The Day After the Election

Commentator: 
Gayle Catinella
Audio: 
Download:Audio icon 00399.mp3
Transcript: 

I am not worried about November 8.  On election day, people will walk into their local polling places, see their neighbors, talk about their lives.  They will see Republicans and Democrats, people that they know and trust, standing guard over a process that has been tested and tried and almost always turns out OK.  People who go to vote will feel proud that they have done their civic duty.  All will be well.

It is November 9th that worries me.  And the day after that, and the day after that.  Because on November 9th, we are going to have to figure out how to repair the damage that has come from the rhetoric and contention of this election.  There have been some nasty things said and done.  And yet we are still going to be neighbors, going to shop at the same grocery store, sit in the same pews.

Each candidate cast a vision that set them apart, a set of hopes and ideas that they believed would best shape the future.  But on November 9th we are going to have to figure out how to bring the pieces together into a whole, create a civil context where good can happen for all people.  How are we going to accomplish this?  In other words, how are we going to do the hard work of democracy?

I would suggest several things are going to be critical.  Because not only are we learning how to operate for the common good, we are teaching our children to do so as well.  One of the lessons that my children had to be taught was how to be a gracious winner and a gracious loser.  Many a soccer tournament and cross country meet provided opportunities to test our ability to let go, to be kind when we are frustrated, to take personal responsibility for peace.  Now on a national scale, there will be winners and losers.  That is the democratic way.  And we will have to be kind and calm.  We will have to congratulate and concede.  

Of course we practice this every two years.  But this election cycle has exposed frustrations and complaints that could permanently divide us, and we cannot afford to let this happen.  There will be winners and there will be losers. And wherever we fall, we will have to be adults.  Gracious and civil adults.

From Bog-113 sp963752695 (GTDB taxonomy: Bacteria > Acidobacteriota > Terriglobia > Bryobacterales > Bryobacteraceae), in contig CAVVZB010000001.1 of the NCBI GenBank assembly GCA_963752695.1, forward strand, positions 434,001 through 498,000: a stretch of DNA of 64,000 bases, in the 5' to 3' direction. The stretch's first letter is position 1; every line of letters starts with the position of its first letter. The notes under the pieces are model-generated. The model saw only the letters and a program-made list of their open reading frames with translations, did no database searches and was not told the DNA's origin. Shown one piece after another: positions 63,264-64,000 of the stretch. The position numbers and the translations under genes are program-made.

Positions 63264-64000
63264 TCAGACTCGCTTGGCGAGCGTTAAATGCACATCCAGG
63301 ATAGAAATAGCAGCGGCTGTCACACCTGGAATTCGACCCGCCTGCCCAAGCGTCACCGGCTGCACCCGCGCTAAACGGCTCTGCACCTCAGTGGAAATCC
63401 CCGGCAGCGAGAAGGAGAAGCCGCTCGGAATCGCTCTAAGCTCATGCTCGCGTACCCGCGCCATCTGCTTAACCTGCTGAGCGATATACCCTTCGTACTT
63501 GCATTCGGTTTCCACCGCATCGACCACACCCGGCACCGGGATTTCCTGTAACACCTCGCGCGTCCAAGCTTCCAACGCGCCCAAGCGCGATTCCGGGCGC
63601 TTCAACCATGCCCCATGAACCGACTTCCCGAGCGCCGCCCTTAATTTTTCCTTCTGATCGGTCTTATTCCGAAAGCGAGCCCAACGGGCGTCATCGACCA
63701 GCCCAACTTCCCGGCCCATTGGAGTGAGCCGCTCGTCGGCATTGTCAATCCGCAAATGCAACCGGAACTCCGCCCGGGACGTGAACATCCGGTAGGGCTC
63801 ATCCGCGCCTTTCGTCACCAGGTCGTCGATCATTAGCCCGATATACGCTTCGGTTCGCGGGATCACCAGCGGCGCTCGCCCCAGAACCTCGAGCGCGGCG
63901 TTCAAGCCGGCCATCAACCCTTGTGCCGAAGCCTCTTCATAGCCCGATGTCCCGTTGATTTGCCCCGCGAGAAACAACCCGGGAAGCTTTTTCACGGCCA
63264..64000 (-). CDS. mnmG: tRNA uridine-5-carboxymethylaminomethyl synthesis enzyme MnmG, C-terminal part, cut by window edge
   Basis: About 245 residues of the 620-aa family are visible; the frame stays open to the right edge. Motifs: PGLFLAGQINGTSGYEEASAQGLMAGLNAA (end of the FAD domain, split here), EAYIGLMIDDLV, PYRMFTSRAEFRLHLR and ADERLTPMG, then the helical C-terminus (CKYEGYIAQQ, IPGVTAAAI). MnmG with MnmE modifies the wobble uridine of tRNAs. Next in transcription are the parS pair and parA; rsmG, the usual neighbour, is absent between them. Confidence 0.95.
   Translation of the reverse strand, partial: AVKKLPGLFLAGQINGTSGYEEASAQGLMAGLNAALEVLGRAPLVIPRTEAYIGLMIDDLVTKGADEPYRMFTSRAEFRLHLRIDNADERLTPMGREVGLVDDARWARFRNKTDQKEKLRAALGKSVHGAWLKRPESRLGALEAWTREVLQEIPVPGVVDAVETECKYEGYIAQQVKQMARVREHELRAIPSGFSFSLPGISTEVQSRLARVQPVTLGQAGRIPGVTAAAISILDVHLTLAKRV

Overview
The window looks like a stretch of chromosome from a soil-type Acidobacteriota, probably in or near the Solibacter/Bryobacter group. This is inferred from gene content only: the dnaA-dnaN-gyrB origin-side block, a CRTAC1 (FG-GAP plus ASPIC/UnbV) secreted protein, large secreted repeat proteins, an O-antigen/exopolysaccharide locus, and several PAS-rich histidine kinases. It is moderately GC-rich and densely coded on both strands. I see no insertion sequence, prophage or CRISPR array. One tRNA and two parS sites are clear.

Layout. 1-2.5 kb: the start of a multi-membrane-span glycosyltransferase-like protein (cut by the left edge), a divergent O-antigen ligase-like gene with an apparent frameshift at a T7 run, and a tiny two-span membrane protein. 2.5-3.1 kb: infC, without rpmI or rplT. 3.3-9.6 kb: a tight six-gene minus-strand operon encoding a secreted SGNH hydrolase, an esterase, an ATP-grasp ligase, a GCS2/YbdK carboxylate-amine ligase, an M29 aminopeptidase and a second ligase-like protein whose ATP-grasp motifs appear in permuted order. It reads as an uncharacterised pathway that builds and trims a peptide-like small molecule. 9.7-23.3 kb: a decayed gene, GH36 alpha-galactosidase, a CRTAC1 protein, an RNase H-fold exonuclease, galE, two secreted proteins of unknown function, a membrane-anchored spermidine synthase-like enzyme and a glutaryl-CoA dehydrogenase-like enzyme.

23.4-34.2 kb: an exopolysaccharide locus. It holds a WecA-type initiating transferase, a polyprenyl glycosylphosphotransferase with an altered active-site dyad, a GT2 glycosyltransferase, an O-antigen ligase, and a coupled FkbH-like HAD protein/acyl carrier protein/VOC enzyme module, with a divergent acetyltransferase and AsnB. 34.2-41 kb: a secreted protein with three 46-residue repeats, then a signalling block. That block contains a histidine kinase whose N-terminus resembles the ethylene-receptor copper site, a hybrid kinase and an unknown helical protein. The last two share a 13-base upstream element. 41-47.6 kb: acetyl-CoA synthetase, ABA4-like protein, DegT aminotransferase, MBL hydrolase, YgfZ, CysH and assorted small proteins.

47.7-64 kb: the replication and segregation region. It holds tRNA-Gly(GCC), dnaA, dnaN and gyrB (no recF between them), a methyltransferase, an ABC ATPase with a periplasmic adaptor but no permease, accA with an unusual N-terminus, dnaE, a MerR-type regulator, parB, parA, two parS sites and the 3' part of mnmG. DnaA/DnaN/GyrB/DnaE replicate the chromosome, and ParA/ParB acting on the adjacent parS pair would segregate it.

Another critical practice that our society will need to engage is to envision ourselves as whole again.  Envision what is the common good.  It seems to me, I deeply hope, that our differences are about how to get to common good.  We have a wide range of ideas about that.  But our ideas cannot become ends in themselves.  They have to lead somewhere, be adapted into progress.  We cannot make our ideas into ditches that we are willing to die in.  There is enough violence, and not enough useful and meaningful compromise. 

In order to envision our common good, we need to talk to one another.  Not shout, not dismiss, not search for the worst, not broadcast the failures.  One lesson we have to learn is that we all have faults and failures.  If that is what we are going to focus on, we will spiral into a cycle of constant revenge and nastiness and inertia. 

By talk, I mean face to face, meaningful, interactive civil conversations.  Conversations that Krista Tippett would say must include generous listening, humility, patience and hospitality.  Let’s be honest, we have a very hard time with this.  We have been taught to put being right ahead of being kind.  But being right can be a very lonely victory.  We need each other.  Everyone has value and important contributions to make.  We are wasting a lot of time being right.  It certainly hasn’t created a better world for all people.

So, we have to be gracious, to have important and productive conversation, and we have to move on. Personally I am tired of the stuckness of the political system, tired of a lack of compromise that leads nowhere.  How we will forgive some of the things that have been said, some of the distasteful things we have seen, some of the hurt that we have experienced, I don’t know.  But we have to.  Again, we are adults.  We reconcile.  Or we stay frustrated and stuck.  

What I am certain of is that we all have to participate.  I heard a quote recently by Rev. Otis Moss of Cleveland.  He was speaking on racism but I think it applies to the bigger picture as well.  He said, “Some of us are guilty, all of us are responsible.” In the healing of this nation, beginning November 9, all of us are responsible.  What will you to do heal and recreate our country into a place where we can be proud to belong?